89. Position Paper Prepared by the Officer in Charge of Inter-American Security and Military Assistance (Spencer)1

MFM D–2/3


(To be raised only at foreign initiative)

Anticipated Position of the Foreign Governments

Some members of the U.S. Senate have manifested a strong interest in the establishment of regional military forces, under the auspices Officer the OAS, for use in connection with the settlement of intra-American disputes, and presumably, for use in resisting aggression from outside the hemisphere. This interest has been publicized widely in the Latin American press and has provoked some informal comment by Latin American officials. The Latin American reaction has been preponderantly negative, with the following notable exceptions:

The Chilean Foreign Minister2 has suggested the establishment of a vigilance committee to maintain surveillance of the Caribbean area with a view to discouraging intervention. He has suggested that such a committee might be given authority to request individual countries to contribute navy and air forces to be utilized for patrolling areas outside the territorial limits of individual States and reporting to the committee military movements observed in the area.
The Ecuadoran Defense Minister3 has expressed to the Chairman of the Inter-American Defense Board,4 who has responded negatively, the hope of the Ecuadoran Government that a hemispheric defense force, “like NATO in Europe”, may eventually be established to “give the hemisphere initial protection and security in the case of aggression from outside”.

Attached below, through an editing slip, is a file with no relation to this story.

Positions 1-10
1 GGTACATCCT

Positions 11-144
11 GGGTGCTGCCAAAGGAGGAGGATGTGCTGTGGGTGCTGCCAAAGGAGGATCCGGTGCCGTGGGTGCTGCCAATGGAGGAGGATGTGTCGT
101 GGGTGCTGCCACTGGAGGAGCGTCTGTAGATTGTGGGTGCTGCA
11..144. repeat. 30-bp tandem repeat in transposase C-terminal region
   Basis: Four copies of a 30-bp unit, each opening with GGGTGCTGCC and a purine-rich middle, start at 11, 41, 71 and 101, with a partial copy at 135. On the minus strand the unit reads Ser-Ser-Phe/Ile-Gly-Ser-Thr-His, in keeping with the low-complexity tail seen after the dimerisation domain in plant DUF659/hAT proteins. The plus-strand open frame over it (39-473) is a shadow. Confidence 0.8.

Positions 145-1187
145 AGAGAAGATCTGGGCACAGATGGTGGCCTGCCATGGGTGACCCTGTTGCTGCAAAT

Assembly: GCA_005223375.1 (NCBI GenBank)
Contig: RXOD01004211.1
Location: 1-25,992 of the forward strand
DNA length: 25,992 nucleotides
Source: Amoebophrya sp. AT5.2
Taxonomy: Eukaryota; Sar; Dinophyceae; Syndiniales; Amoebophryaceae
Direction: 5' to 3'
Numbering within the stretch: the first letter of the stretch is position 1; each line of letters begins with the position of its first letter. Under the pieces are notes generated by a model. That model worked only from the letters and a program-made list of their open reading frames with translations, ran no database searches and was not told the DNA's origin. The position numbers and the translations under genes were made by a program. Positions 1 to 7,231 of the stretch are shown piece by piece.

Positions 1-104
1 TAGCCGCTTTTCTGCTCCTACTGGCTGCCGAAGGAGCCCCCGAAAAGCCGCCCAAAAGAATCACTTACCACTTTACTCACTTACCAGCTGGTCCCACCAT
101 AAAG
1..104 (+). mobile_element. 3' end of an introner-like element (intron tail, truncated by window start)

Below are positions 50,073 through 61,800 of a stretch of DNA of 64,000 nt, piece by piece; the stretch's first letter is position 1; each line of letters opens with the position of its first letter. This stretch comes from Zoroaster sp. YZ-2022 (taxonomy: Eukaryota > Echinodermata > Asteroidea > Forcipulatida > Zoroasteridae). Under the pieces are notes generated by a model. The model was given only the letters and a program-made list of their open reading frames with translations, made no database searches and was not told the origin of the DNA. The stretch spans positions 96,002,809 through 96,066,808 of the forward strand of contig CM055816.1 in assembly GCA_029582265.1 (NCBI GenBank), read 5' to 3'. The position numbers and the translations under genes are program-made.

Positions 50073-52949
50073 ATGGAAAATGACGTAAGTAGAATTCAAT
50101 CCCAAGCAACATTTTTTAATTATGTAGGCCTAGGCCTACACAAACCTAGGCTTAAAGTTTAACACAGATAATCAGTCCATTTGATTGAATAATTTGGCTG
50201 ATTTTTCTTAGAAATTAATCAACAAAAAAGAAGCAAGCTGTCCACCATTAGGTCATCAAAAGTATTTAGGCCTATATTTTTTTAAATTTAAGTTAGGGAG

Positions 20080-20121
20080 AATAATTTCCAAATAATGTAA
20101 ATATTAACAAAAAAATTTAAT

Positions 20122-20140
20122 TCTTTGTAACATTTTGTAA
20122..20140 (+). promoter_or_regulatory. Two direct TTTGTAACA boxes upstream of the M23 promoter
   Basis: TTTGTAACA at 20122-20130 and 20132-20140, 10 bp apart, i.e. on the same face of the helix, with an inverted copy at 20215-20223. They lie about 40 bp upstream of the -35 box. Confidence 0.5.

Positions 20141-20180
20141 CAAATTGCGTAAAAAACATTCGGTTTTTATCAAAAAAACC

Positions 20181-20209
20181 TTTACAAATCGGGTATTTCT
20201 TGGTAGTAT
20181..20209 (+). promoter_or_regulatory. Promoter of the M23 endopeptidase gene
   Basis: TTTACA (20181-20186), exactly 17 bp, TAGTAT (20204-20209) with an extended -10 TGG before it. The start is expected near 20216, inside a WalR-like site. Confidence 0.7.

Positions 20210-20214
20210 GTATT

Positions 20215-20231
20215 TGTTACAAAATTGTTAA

Recommended U.S. Position

The U.S. should support the majority Latin American position at the Conference, which is expected to be negative, regarding the establishment of small regional patrol or police forces under the control of the COAS for use in connection with intra-American disputes. A contribution of patrol units under the command of individual countries has been accepted by the COAS in connection with previous [Page 320]intra-American disputes (see discussion, paragraph 3 (b), below). For U.S. position re vigilance committee concept, see position paper on agenda item No. 1.
The U.S. should oppose the establishment, at this time, of regional forces under the COAS or IADB to resist aggression from outside the hemisphere, on the ground that the regional defense problems which motivated the establishment of NATO forces are quite different, in character and scope, from the problems of hemispheric defense against outside aggression.



U.S. Congressional Sentiment